UPDATE @ 1:30 P.M. TUESDAY: A Chevron spokesman has just fronted me a letter that William T. Coleman Jr., a prominent Washington, D.C. attorney, wrote to the National Lawyers Guild in March – an impassioned defense of Haynes. “I know first-hand that Jim Haynes is a superb lawyer of the highest integrity, and believe that he discharged his responsibilities while General Counsel of the Defense Department in accordance with his oath of his office and the highest ethical standards,” wrote Coleman, who served as Secretary of Transportation under President Gerald Ford. “We should all be grateful that we had such courageous, committed, knowledgeable and superior people including Jim Haynes, not only willing to serve in these times of peril, but having the love of just laws would always act within the law, even though their mission was to prevent many more attacking terrorist actions on American citizens in the United States and elsewhere in the world.”


Jerry Brown is thankful for Hollywood, casinos

Or, at least, Hollywood and casinos seem thankful for Jerry Brown’s gubernatorial candidacy.

In addition to the money on which I reported last week, Brown’s campaign in the past seven days has listed contributions totaling $138,800 from Dreamworks cofounders Steven Spielberg, Jeffrey Katzeneberg and David Geffen, plus Spielberg’s and Katzenberg’s wives. The campaign also received $25,000 each from the Bicycle Casino of Bell Gardens, the California Commerce Club of Commerce and the Sycuan Band of the Kumeyaay Nation in El Cajon.

But that might be cynical of me, I suppose. Here’s what Brown actually e-mailed out on the day before Thanksgiving:

Jerry BrownAs Anne and I get ready for Thanksgiving tomorrow, many fond memories of past family gatherings come to mind. It is on these occasions that my father would often share stories of his family, particularly his grandfather who came across the plains and over the Sierras to Sacramento in 1852. In those days, the challenges were enormous and of a type we can barely imagine.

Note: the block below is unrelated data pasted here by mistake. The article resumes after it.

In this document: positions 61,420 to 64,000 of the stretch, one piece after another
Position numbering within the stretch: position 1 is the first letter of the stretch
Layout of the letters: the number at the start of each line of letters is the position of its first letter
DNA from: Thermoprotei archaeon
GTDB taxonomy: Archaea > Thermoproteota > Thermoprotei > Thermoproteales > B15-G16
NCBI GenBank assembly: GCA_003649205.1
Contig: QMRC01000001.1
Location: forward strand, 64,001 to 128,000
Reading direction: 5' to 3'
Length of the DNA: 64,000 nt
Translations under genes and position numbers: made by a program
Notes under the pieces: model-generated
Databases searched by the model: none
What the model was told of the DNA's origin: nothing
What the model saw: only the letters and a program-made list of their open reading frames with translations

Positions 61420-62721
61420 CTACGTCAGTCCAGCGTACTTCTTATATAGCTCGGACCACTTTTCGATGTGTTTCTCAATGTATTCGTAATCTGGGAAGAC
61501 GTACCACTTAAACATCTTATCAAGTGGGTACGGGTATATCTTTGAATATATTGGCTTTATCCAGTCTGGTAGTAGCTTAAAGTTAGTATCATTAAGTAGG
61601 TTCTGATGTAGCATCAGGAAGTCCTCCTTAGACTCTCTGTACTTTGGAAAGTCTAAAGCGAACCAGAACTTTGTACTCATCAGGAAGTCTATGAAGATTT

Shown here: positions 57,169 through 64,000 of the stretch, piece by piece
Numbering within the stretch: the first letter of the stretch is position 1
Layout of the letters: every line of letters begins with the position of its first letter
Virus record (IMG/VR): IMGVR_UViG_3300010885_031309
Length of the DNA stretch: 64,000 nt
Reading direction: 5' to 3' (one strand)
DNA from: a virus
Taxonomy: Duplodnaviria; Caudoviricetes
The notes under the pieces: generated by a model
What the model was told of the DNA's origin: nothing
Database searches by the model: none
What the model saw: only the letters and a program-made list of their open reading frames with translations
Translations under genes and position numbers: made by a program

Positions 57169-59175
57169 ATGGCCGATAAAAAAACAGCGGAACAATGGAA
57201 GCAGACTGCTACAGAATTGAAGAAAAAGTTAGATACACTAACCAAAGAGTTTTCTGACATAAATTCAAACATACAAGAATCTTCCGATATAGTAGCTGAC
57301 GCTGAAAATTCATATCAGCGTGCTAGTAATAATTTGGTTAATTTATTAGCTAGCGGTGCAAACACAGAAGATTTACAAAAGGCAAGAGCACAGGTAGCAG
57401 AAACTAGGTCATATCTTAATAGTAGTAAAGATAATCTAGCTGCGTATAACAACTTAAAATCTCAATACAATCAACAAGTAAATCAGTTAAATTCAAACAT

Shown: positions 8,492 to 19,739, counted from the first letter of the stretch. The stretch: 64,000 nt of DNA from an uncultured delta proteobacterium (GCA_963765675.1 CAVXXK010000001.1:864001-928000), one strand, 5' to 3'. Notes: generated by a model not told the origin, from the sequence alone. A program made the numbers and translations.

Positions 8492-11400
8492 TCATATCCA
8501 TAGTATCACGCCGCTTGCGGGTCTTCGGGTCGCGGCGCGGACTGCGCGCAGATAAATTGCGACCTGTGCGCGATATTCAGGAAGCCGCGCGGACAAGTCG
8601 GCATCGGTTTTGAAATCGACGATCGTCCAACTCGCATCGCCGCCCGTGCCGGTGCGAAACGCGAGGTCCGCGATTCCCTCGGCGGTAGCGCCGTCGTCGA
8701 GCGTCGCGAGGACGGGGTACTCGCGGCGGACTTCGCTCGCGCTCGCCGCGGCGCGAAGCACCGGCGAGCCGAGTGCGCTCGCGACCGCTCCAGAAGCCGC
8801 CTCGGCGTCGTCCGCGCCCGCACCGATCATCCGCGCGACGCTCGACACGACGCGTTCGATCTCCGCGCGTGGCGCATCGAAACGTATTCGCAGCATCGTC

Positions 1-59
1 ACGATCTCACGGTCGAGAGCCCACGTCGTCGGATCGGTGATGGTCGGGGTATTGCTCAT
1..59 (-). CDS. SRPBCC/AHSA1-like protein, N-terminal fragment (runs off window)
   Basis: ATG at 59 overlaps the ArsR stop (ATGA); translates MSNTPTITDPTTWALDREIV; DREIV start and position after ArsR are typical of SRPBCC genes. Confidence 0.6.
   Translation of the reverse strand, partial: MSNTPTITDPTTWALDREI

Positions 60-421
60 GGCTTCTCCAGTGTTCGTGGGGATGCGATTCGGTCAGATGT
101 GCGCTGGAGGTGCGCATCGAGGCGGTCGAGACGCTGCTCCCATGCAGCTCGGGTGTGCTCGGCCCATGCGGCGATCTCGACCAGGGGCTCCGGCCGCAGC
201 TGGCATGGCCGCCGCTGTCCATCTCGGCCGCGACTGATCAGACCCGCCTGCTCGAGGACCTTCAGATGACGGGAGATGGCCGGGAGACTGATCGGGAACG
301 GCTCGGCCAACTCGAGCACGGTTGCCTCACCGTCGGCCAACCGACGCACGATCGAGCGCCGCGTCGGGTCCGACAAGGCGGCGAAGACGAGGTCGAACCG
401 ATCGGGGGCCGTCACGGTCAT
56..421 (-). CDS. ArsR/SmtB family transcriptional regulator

Today we face entirely different challenges. Whether they are bigger or smaller, I can’t say. But I do know that California is still a state of imagination and boundless possibility. Our pioneering spirit is very much alive and will enable us to handle any of our problems, however daunting they may now appear.

As you take time to enjoy Thanksgiving with your own family and reflect on the year that is drawing to a close, you can take renewed encouragement from the courage and achievements that have made California such a unique and wonderful place.


If you’re gonna dream, dream big.

Lee W. Olson of Huntington Beach clearly feels the ballot initiative process is his opportunity to have his vision of government writ large upon California – even if that vision involves a wholesale reworking of large swaths of public policy.

The Secretary of State’s office last week cleared three Olson-authored initiatives for petition circulation. In an age when lengthy, complex legislation is considered by many to be the devil’s work, Olson has kept each of his measures to a single, tidy paragraph.